FIG. 8 illustrates schematically the placement of the notebook carrier binder strap of the present invention around a typical notebook. The strap has been wrapped generally around a notebook. The notebook has been provided with a releasable fastening means 19 which is the mate to fastening means 16 so that the strap can be releasably attached to the notebook. Typically, these fastening means 19 comprise a releasable attaching means on the opposite sides of the notebook which will contact and mate with fastening means 16 at the inner surface of strap 11.

With reference to FIGS. 8 and 9, the closure end 17 of strap 11 is inserted through the first strap handle to overlap the first end of notebook carrier binder strap 11 and to bring releasable attaching means 13 and 14 into attaching contact with each other to effectively form a closed loop around notebook 18 and help to hold it in place. In this process, the strap handles 12 are brought into alignment with each other as shown generally in FIG. 9, permitting the user to carry the notebook and strap combination as shown in FIG. 6B.

Once the two strap handles are in alignment with each other, it is then possible to connect a shoulder strap such as loop 20. This illustrates a further variation between the embodiments. Instead of using a loop as the shoulder strap and attaching it to the strap handles as shown in FIGS. 5A and B, the strap handles are fitted with rings and the shoulder strap can be a simple strap with appropriate hooks 22 at the end for attaching to the rings. In the preferred embodiment, the rings are D-rings 21 that can be sewn to strap 11 with the attachment of the handles 12. In general, it is preferable to have to D-rings at diagonally opposite corners of the main body of strap 11.

The main body of the strap should be at least three inches wide; if the strap is any narrower, it will not adequately hold a notebook without risk of tilting and possibly spilling the contents. The strap should not be wider than about six inches or it becomes unduly bulky which defeats the objective of having a light-weight carrier. A width of about four inches has been found to be quite satisfactory and is preferred. The basic strap length should approximate twice the width of the notebook cover plus the width of the notebook spine with which it is to be used. In the case where the basic strap is going to wrap around over itself and fasten, the base strap should have an additional length equal to the spine width plus an additional three to four inches of overlap. In the case where the strap has a tongue at one end for wrapping and overlapping, the tongue should be equal in length to the “additional length” just defined plus sufficient additional length to permit fastening of the tongue to the base strap. The tongue should, of course, be narrower than the base strap in order to permit attachment of the handles and any D-rings on either side of the tongue attachment.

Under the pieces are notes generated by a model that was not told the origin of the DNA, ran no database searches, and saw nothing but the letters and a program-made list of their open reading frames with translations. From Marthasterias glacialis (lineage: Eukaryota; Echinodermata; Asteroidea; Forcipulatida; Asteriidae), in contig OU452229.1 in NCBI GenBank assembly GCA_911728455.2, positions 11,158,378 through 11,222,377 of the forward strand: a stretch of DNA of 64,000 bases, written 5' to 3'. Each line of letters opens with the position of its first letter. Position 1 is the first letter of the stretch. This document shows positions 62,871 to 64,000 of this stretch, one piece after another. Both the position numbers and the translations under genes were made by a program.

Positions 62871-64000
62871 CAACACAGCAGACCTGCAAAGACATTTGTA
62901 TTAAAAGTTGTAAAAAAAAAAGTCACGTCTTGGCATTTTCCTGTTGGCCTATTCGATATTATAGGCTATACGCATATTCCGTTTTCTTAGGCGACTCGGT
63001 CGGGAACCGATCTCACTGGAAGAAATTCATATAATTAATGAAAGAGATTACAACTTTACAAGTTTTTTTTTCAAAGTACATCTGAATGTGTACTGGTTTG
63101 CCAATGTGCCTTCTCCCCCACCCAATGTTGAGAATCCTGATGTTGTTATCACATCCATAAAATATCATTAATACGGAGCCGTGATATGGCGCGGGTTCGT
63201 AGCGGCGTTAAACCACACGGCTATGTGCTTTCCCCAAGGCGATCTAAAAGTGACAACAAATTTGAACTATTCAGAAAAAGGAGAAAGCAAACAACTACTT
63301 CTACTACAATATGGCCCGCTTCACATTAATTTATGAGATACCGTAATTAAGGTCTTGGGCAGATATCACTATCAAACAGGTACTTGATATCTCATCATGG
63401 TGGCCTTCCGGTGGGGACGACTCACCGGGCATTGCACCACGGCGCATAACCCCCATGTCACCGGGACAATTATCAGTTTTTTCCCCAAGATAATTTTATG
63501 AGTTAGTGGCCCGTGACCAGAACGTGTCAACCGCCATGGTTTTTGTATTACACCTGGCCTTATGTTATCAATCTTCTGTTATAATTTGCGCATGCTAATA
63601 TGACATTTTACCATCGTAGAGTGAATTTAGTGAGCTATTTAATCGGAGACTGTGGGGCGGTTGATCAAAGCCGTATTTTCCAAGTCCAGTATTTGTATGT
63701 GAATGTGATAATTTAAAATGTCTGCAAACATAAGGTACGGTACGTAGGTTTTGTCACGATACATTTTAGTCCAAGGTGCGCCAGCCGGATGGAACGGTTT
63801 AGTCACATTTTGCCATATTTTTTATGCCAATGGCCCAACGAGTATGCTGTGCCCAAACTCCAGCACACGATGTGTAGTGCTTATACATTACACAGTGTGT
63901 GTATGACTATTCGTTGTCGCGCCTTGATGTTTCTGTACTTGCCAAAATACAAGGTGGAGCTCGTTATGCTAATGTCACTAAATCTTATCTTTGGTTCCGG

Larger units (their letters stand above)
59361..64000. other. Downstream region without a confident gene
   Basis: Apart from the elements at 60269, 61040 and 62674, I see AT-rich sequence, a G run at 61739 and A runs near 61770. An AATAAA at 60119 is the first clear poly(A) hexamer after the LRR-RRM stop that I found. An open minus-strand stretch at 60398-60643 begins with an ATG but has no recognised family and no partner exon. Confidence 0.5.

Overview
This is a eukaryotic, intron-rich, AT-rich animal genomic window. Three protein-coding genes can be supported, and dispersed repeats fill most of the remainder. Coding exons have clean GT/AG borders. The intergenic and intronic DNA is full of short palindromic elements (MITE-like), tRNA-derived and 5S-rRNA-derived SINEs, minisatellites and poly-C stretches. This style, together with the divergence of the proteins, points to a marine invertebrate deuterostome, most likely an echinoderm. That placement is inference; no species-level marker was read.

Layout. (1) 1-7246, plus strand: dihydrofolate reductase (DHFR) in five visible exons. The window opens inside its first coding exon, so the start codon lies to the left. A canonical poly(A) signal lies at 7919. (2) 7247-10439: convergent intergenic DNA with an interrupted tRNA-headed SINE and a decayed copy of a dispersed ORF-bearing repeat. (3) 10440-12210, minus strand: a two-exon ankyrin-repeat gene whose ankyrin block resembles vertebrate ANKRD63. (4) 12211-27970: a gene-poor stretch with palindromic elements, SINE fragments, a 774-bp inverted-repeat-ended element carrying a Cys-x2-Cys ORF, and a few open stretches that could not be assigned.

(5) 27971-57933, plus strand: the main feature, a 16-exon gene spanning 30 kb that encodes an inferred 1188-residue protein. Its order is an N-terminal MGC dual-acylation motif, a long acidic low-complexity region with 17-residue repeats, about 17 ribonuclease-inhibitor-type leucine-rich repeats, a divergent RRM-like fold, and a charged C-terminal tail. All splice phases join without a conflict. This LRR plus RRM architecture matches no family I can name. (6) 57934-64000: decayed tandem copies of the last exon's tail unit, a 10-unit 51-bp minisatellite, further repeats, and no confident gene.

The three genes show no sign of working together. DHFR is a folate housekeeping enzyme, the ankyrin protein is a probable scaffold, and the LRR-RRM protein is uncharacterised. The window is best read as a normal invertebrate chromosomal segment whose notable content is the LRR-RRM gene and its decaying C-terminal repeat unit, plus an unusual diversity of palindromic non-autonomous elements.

From the foregoing, it can be seen that the present invention can readily carry out all of the objects and attain the ends and advantages mentioned. While the preferred embodiments of the invention have been provided for purposes of disclosure, numerous changes in the details of construction, materials used, and the interconnection and arrangements of parts will readily suggest themselves to those skilled in the art and are encompassed within the spirit of the invention. While the invention is described with particular reference to a notebook binder, it is to be understood that the invention resides in the overall strap which can equally well be used with notebook-like objects which have covers, page contents, and the same general type of “clam shell” closure, e.g., file folders, books, and the like.

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Referenced by
Citing PatentFiling datePublication dateApplicantTitle
US7096544 *Apr 12, 2003Aug 29, 2006Kevin Timothy LusardiWrap-it
US7455339 *Jun 22, 2007Nov 25, 2008Staples Lawrence ALaptop safety carrier
US7488000 *Jul 26, 2004Feb 10, 2009Sharon KomAdjustable book cover and method of making an adjustable book cover
US7926860 *Aug 24, 2007Apr 19, 2011Landles, LlcAdjustable strap with handles for lifting objects safely
US8123093 *May 30, 2007Feb 28, 2012Adam MerzonBook sling
Classifications
U.S. Classification224/250, 224/257
International ClassificationA45F5/10, A45F3/14, A45C13/26
Cooperative ClassificationB42P2241/04, B42P2241/06, A45C13/26, A45F5/10, A45F3/14
European ClassificationA45C13/26, A45F3/14, A45F5/10
Legal Events
DateCodeEventDescription
Aug 5, 2008FPExpired due to failure to pay maintenance fee
Effective date: 20080615
Jun 15, 2008LAPSLapse for failure to pay maintenance fees
Dec 24, 2007REMIMaintenance fee reminder mailed